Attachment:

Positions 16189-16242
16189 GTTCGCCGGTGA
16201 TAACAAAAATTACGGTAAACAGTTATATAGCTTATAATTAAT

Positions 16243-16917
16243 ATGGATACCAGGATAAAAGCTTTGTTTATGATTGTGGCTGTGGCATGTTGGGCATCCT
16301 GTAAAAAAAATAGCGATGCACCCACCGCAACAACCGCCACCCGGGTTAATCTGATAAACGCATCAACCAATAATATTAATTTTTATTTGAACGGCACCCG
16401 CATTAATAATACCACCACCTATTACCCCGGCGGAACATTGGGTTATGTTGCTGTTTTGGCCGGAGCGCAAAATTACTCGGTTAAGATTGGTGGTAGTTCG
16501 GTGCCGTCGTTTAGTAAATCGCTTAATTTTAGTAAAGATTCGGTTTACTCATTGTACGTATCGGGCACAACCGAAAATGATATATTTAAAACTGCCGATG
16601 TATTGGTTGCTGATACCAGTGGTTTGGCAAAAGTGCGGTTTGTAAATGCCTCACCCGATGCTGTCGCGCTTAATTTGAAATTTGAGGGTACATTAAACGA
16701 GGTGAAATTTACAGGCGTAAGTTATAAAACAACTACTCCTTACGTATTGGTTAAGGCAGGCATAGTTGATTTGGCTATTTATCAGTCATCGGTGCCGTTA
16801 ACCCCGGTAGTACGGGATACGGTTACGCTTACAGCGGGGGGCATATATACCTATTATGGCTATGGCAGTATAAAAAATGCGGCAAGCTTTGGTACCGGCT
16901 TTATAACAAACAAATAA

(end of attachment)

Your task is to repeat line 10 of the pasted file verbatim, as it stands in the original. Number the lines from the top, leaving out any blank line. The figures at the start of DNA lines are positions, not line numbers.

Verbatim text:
16701 GGTGAAATTTACAGGCGTAAGTTATAAAACAACTACTCCTTACGTATTGGTTAAGGCAGGCATAGTTGATTTGGCTATTTATCAGTCATCGGTGCCGTTA